Pro(ish) Tips On How To Code Machine Learning Models

October 01, 2021

My deep distaste for Google Colab becomes apparent. Jump from Jupyter Notebooks to real coding. Embrace the command line. Code like a software engineer, not a scientist.


With the amount of Python coding I do for machine learning, I have stumbled across some workflow tips that have greatly improved my standard of living. Check out these recommendations when developing your next breakthrough deep learning model.

Log Everything From Day One

It is difficult for the human mind to comprehend how wonderful it is to have all your training runs fully logged and backed up, ready for generating figures or testing trained networks. Take it a step further and find an online service that backs it up remotely and shows you live plots during training. Try if you’re not sure where to start.

Support CPU and GPU Execution

Testing locally with a CPU is super helpful and building in GPU support will ensure you can drop your code on a remote GPU machine (e.g., from your university) and take advantage of the extra power. If you don’t have access to GPU resources, there are some online options you could try. You might be tempted to use Google Colab notebooks but

Don’t Use Jupyter Notebooks

That includes Google Colab, even with the allure of free GPUs. Let us enumerate the reasons:

  • Organization. Grouping code into cells and throwing in some markdown headers is not code organization. I don’t want to scroll through an entire notebook to make changes when I could easily have a handful of tabs open in VS Code and get a side-by-side view.

  • Reusability. You can’t import notebook code into another notebook. You’ll end up copying and pasting (or rewriting) code you use a lot, which leads to fragmentation as you tweak it each time for your changing use cases.

  • Command Line Arguments. Touching code everytime you really just want to tweak a hyperparameter or setting is bad. It becomes hey what if I change this value oh it seemed to work what if I tweak this other value and maybe this one too wow these results look good but wait did I change that variable back or not great now I have to rerun my 36 hour test again because I got lost in my notebook cells. Simply changing the arguments you use when calling your script is way better.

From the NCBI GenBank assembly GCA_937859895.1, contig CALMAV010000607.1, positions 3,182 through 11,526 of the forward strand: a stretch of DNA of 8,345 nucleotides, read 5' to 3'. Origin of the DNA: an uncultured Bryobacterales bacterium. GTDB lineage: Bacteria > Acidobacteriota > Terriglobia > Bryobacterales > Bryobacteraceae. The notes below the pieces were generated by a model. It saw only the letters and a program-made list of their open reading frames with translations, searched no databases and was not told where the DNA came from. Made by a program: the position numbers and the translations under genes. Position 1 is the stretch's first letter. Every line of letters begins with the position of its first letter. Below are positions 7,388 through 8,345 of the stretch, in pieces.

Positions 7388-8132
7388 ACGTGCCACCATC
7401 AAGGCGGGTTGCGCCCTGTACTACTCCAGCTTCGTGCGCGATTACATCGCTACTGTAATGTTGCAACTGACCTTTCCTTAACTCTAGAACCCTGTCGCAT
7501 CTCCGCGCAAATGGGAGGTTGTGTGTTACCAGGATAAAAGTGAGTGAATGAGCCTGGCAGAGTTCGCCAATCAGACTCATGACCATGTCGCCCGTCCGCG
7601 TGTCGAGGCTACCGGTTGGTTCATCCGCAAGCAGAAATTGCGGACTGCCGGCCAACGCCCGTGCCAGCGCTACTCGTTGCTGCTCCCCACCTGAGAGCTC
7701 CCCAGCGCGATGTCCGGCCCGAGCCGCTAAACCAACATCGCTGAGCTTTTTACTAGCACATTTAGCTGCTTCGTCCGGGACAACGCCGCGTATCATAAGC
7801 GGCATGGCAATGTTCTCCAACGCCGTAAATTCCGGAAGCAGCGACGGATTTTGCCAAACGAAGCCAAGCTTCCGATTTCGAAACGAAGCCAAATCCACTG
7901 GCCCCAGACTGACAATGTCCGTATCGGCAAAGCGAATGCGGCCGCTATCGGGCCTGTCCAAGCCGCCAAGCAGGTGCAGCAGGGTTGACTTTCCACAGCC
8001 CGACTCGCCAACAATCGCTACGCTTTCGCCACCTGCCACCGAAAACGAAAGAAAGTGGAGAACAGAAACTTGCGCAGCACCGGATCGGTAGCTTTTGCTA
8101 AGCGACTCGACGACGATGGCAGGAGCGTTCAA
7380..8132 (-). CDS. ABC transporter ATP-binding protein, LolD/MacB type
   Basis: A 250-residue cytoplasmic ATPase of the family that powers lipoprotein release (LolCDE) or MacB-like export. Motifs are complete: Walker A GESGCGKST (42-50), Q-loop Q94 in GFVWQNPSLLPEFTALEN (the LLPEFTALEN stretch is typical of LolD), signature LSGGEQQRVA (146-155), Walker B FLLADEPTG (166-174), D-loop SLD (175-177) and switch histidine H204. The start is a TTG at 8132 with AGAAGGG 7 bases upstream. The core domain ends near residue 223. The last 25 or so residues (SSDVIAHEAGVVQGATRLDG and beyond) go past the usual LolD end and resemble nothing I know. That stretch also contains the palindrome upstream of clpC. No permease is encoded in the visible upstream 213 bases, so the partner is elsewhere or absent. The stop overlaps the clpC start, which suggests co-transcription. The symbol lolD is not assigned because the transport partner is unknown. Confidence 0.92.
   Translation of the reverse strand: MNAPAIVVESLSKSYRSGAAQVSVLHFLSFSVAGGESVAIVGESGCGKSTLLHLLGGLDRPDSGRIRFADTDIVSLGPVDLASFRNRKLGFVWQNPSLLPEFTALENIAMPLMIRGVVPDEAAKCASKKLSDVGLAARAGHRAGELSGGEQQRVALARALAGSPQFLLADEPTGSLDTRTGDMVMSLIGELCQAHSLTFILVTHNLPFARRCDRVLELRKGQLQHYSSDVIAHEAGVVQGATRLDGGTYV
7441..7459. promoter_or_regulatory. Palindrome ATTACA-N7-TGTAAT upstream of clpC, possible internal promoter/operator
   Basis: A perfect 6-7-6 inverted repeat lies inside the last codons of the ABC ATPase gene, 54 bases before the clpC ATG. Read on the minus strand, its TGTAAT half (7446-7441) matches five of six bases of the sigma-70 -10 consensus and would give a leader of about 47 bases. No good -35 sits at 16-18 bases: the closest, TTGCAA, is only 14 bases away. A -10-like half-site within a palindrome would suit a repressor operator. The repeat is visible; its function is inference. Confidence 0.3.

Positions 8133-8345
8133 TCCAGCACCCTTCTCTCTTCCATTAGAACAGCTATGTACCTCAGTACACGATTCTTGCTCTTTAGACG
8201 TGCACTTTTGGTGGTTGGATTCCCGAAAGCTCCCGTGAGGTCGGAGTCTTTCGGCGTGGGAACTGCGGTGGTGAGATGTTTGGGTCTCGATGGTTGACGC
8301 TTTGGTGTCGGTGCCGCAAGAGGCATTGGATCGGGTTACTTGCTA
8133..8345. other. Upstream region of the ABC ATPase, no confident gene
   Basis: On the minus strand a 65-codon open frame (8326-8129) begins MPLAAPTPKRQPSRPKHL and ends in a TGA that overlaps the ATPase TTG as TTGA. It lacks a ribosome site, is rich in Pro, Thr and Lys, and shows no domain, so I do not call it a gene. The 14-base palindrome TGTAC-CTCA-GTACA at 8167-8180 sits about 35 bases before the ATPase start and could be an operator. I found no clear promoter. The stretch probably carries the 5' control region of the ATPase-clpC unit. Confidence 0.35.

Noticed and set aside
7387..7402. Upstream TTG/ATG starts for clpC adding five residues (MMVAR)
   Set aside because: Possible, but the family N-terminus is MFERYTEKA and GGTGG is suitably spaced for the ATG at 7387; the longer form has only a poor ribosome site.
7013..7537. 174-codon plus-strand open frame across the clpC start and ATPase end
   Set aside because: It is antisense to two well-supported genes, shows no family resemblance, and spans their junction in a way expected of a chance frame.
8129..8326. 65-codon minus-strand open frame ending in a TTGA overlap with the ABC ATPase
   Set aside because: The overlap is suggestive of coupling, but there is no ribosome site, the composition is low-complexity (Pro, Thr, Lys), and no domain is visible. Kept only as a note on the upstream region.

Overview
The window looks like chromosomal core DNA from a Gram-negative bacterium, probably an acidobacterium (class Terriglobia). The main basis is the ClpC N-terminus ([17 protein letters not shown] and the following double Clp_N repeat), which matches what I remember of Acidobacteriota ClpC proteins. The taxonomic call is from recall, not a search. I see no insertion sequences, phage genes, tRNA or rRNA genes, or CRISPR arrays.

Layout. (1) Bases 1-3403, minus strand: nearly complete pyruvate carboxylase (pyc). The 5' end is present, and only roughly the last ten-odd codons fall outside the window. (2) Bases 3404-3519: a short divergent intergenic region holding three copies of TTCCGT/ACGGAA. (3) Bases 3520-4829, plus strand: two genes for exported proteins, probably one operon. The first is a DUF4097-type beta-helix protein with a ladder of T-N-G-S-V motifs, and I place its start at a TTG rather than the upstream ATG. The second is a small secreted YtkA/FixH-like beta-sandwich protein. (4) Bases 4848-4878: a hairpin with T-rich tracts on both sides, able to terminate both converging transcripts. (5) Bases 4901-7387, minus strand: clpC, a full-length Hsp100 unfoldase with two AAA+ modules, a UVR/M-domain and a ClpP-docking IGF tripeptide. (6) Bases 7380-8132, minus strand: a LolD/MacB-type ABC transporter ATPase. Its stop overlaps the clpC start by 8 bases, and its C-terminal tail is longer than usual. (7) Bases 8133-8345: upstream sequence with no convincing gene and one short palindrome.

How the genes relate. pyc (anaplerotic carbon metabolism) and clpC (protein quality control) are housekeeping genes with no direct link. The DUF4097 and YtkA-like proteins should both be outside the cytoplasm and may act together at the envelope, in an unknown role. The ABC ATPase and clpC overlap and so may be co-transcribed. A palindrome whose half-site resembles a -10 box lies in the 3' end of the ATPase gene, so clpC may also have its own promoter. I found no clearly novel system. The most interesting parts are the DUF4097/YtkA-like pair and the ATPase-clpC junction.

• Autocompletion and Type Checking. If you’ve never used a real IDE, before let me introduce you to the killer app. Forgot the arguments to that function? Just type it and an open parenthesis and boom, the options magically appear next to your cursor. Accidentally pass a string to that float argument? “Hey!” your IDE will yell. “You can’t do that!” the red squiggly line will say. This is the future. You can live it now.

  • Git. Colab and notebooks only kinda work with Git. If you are a Git user—and you should be a Git user—stick with regular script and code files. This is how code was intended to be managed.

  • GPUs. If you are a student or faculty member, your university likely has a computing center with remote GPU access (possibly for free!). You can’t run a notebook on these easily, if at all. Don’t leave a several-thousand-dollar GPU on the table just because you don’t like .py files.